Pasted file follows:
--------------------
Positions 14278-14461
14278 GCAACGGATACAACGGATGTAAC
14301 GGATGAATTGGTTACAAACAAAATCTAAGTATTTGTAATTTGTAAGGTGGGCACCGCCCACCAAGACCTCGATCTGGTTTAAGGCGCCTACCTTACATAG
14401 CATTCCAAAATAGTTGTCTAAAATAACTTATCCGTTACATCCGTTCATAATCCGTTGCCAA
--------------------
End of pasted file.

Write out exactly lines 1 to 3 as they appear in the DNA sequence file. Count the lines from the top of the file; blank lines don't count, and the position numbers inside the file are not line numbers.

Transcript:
Positions 14278-14461
14278 GCAACGGATACAACGGATGTAAC
14301 GGATGAATTGGTTACAAACAAAATCTAAGTATTTGTAATTTGTAAGGTGGGCACCGCCCACCAAGACCTCGATCTGGTTTAAGGCGCCTACCTTACATAG